A hearty mazel tov to Kathy Manning, who is heading to Congress to represent North Carolina’s 6th District.
Manning, 63, was inspired to run for office by her daughter, Jenny Kaplan. Specifically, it was a call that Manning made to her insurance company — she was trying to get Kaplan pain medication to help alleviate a chronic illness — that prompted the Jewish mom-of-three to throw her hat into the ring.
Manning’s insurance company told her they needed some time to approve the request. And so, the rep suggested that Manning pay for the medication out of pocket. The price tag? A whopping $10,000 a month.
Stunned, the former immigration lawyer and community organizer thought to herself: “What do people do? People who can’t take two days during the workweek to fight with their insurance company. How about people who don’t know you keep fighting and they just give up and suffer?”
Not surprisingly, Manning’s platform was centered on healthcare affordability — and yesterday, she won her race for a House seat. She will be the first woman to represent North Carolina’s 6th district, which includes her hometown of Greensboro. Manning beat the Republican contender, Joseph Lee Haywood, by over 20 points for the redistricted House seat.
Manning was born in Detroit and settled down in Greensboro with her husband, after studying law at the University of Michigan. She’s has a long and storied career with a lot of firsts: As an undergrad at Harvard, Manning founded the university’s first all-women a cappella group, the Radcliffe Pitches, which still exists today. She also founded Prizmah, an umbrella group for Jewish day schools of all denominations, and she was the first woman to become the chair of the Jewish Federations of North America, a position she held from 2009 to 2012. Yes, Manning is just impossibly impressive.
And yet, Manning’s road to this historic win wasn’t paved with successes. She lost the first time she ran for congress in 2018 to incumbent Rep. Ted Budd, for what was at the time North Carolina’s 13th district.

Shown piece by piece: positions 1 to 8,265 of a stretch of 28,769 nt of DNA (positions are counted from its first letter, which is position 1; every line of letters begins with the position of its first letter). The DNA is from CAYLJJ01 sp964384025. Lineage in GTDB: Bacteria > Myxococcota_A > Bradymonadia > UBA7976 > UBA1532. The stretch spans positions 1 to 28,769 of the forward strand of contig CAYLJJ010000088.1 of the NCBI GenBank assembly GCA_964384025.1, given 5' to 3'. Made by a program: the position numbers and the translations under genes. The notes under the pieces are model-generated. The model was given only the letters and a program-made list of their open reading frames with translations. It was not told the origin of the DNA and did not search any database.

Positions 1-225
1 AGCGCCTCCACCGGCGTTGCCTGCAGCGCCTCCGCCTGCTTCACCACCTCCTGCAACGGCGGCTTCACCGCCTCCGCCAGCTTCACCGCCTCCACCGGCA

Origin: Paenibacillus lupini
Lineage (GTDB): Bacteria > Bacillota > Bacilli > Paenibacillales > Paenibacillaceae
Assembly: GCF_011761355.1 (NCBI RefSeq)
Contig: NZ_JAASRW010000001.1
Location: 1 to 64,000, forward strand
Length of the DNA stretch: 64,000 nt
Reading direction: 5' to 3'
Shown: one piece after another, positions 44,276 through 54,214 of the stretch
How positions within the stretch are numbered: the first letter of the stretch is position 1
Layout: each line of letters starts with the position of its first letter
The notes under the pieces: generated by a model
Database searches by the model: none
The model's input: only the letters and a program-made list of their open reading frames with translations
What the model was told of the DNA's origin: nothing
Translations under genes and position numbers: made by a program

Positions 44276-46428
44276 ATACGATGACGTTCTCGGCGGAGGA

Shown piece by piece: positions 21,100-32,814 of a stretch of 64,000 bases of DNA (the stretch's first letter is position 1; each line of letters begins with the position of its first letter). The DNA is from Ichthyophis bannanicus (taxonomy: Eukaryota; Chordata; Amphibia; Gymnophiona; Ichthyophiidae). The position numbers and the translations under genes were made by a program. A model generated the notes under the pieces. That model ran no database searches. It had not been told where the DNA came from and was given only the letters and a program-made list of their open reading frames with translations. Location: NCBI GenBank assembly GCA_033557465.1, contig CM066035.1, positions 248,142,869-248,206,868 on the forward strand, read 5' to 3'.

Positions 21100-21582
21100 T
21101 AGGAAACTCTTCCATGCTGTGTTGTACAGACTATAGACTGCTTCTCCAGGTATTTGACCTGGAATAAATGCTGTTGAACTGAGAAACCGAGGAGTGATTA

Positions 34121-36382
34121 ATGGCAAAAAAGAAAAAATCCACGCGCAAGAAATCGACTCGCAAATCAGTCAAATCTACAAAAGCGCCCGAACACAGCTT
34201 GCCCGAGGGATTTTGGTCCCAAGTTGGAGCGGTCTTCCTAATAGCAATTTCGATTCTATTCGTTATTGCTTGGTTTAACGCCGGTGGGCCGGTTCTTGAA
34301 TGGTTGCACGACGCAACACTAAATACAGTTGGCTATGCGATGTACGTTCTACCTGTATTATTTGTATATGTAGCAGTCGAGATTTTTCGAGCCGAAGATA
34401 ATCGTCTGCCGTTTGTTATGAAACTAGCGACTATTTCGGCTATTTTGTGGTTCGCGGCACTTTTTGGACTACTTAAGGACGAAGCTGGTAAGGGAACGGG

Kaplan wrote about her mother’s reaction that night for Glamour: “She arrived at the watch party without any sign of tears,” she wrote. “She embraced person after person with love and gratitude for the hard work done by all. She asked about other women she knew were running throughout the country, and she was happy to hear so many of her peers won.”
In fact, Kaplan was so inspired by her mom’s first run that she decided to make her own career change: Wanting to do work she felt was important, he quit her job at 26 and started Wonder Media Network, an audio-first media company, in order to tell the stories of amazing women like her mom. “Through that work, I realized that my mom was by no means alone in her quest to preserve the values that really urge our country toward greatness. I got to know 12 other women running for the House, each of whom said in one way or another, ‘If not me, who? If not now, when?'” Kaplan wrote, quoting the famous Hillel proverb.
Manning didn’t stop chasing her dream, either. Now that she won her second race, she intends to bring some very important Jewish values to Congress. “I was raised with the understanding that I have an obligation to give back,” Manning told JTA in 2017, .
Paraphrasing Pirkei Avot, or Ethics of the Fathers, a book of rabbinic wisdom, she explained: “You know the phrase from our sages, ‘It’s not our obligation to complete the work, but neither are we free from the obligation to get it started.”
Mazel tov to this incredible Jewish mom!